Ideas for the Dorian added b6,7 scale (1)

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Being creative with diminished triads blended with minor pentatonic

Barry Harris, the legendary jazz bebop pianist, added a b6 to the jazz minor scale, to produce a bebop scale.  This is my variation on this, by adding a b7 as well.  This opens up a whole new world of sound,with great possibilities in many genres including blues, rock, metal, jazz … you name it.


One way of thinking about this scale is offering a minor 6th chord rooted at the tonic, and a diminished 7 chord rooted at the 2 (4, b6, 7).  It also hosts the usual minor pentatonics from Dorian (rooted off the 1, 2 and 5 of the scale).  You can also think of the diminished 7 chord as hosting four diminished triads, rooted off each of notes in the diminished 7 chord.  So you have diminished triads rooted at the 2, 4, b6, and 7 of the scale.  This is additional to the diminished triad rooted at 6 of the Dorian scale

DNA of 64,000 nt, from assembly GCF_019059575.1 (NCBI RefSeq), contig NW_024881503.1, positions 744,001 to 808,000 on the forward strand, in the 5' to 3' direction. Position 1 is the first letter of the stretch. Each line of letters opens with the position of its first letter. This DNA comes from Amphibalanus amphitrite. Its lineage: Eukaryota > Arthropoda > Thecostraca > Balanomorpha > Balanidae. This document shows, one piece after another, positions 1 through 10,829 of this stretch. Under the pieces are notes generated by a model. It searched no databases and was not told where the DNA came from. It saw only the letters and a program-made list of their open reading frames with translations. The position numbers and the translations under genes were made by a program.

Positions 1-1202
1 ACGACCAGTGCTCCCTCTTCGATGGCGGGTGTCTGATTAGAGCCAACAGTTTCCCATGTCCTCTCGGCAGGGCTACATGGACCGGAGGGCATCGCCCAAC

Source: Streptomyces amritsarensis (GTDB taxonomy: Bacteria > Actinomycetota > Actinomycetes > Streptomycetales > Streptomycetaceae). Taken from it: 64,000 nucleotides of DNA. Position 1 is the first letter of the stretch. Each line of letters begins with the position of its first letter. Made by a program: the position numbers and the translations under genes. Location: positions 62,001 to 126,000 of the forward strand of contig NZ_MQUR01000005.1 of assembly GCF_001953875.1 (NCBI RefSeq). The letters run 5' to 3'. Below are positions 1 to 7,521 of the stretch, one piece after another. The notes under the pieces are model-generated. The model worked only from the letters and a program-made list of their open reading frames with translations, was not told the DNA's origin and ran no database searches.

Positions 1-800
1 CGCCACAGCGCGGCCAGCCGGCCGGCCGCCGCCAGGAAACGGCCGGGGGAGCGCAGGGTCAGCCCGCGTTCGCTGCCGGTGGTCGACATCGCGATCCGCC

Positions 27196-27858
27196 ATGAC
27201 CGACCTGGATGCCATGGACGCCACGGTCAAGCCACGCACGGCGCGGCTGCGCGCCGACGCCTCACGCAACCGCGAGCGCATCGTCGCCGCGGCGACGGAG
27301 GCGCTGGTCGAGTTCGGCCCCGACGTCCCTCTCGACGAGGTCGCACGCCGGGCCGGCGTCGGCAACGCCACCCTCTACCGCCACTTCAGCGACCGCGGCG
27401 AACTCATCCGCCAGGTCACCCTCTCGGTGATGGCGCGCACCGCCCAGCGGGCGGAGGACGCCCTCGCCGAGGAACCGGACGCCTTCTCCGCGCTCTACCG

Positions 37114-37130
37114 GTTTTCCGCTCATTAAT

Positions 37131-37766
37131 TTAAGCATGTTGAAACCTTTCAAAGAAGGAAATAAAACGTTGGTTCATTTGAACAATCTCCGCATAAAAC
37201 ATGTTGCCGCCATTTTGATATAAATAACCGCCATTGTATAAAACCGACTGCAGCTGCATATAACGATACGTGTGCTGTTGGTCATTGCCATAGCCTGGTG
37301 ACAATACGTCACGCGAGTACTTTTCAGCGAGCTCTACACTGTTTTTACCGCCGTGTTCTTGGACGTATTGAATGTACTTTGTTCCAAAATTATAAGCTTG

So here is a short taster video demonstrating this on emuso, with a mix of vertical (across the neck) and horizontal (along the neck) ideas. I’m mostly playing each diminished triad from its top (treble) note to its bass note.


When you use the full diminished seventh chord, the music takes on a very definite flavour, where the chord sound is very obvious.  This of course is a great sound to use.  However, the diminished triad is more subtle, and doesn’t stand out as much, especially if we use it briefly to introduce a minor pentatonic (blues) idea.  I started exploring this as a way of taking Barry Harris’s method out of the province of the jazz genre, and adding fresh ideas to modern blues, rock etc.

Essential skills

You need to be able to visualise a b3 interval using adjacent string pairs in either direction.  Practice these independently. For example, using the G and B strings, you should be able to start at some arbitrary fret on the G string, and go up or down a b3 by crossing to the B string or crossing to the D string. Practice with your eyes shut and your ears wide open.  You should be able to visualise a b5 interval also, so you easily reorder the sequence of notes you play from the diminsihed triad.

For example, on the G string, play the 7th fret, followed by the 6th fret on the B string, then the 9th fret on the B string.  Or from the 7th fret on the G string, go up a b3 to the 10th fret, then back a b5 to the 9th fret on the D string.  These are all easy to visualise … just remember how the G,B string tuning affects the interval shapes.




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